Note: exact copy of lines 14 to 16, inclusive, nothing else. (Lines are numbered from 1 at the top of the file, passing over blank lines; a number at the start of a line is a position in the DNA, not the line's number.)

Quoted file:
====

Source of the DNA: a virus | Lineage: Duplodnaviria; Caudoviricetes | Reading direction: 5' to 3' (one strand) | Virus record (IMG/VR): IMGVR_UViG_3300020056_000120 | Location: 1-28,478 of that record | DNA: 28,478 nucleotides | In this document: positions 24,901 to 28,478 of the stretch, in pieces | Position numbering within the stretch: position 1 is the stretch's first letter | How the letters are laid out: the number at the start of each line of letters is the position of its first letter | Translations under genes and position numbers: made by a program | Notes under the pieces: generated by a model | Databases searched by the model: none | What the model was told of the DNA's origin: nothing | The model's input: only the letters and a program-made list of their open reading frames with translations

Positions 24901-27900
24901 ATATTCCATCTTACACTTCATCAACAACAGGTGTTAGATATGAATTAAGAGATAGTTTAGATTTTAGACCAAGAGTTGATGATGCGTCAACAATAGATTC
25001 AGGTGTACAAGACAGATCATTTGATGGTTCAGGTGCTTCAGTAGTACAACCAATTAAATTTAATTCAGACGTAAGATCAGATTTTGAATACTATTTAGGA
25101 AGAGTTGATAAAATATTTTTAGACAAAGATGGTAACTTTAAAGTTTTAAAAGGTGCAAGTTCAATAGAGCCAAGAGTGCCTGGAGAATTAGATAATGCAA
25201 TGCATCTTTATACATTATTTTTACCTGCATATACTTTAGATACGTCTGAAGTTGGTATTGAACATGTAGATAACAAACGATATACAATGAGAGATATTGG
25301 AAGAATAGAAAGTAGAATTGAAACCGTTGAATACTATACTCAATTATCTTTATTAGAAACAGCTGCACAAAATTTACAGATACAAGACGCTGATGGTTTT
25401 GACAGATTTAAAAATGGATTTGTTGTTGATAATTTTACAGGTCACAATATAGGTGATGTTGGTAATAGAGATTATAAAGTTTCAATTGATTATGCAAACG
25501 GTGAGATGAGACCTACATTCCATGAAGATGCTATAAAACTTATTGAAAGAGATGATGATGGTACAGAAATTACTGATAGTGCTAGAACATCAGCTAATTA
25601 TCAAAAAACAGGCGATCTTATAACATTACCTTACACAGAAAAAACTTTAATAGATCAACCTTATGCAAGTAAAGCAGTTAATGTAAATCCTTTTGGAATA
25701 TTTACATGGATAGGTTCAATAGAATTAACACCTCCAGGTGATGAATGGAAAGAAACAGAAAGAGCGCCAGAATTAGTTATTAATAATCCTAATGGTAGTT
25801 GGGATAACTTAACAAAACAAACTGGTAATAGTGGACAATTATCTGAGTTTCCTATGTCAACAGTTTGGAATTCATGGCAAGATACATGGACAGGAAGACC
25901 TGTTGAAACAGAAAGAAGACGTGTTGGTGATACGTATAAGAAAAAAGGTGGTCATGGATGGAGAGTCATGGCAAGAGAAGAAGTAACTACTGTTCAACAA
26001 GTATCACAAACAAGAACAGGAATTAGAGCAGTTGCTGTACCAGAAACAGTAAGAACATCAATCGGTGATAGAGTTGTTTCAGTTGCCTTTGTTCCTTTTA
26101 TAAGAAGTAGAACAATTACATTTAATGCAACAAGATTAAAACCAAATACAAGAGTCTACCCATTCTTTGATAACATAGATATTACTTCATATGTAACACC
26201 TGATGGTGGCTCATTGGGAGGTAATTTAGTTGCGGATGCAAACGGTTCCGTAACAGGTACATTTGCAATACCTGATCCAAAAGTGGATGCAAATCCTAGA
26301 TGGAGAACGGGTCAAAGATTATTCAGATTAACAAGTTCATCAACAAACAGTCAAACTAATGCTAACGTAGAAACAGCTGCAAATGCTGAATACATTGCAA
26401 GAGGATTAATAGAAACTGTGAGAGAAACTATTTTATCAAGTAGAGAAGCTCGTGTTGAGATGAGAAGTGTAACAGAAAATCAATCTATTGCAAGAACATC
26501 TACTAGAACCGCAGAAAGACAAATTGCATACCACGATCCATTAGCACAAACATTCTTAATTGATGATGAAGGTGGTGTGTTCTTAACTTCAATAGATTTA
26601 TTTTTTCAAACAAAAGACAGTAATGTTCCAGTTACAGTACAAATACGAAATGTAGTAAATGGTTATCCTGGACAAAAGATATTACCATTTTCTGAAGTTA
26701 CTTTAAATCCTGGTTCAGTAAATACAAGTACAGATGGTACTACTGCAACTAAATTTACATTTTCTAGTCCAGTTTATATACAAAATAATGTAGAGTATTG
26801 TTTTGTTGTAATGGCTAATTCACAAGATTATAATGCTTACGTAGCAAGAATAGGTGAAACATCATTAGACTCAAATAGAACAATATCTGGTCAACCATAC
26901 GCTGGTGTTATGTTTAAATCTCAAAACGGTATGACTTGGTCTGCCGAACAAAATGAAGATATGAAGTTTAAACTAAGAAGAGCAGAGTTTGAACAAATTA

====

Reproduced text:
26001 GTATCACAAACAAGAACAGGAATTAGAGCAGTTGCTGTACCAGAAACAGTAAGAACATCAATCGGTGATAGAGTTGTTTCAGTTGCCTTTGTTCCTTTTA
26101 TAAGAAGTAGAACAATTACATTTAATGCAACAAGATTAAAACCAAATACAAGAGTCTACCCATTCTTTGATAACATAGATATTACTTCATATGTAACACC
26201 TGATGGTGGCTCATTGGGAGGTAATTTAGTTGCGGATGCAAACGGTTCCGTAACAGGTACATTTGCAATACCTGATCCAAAAGTGGATGCAAATCCTAGA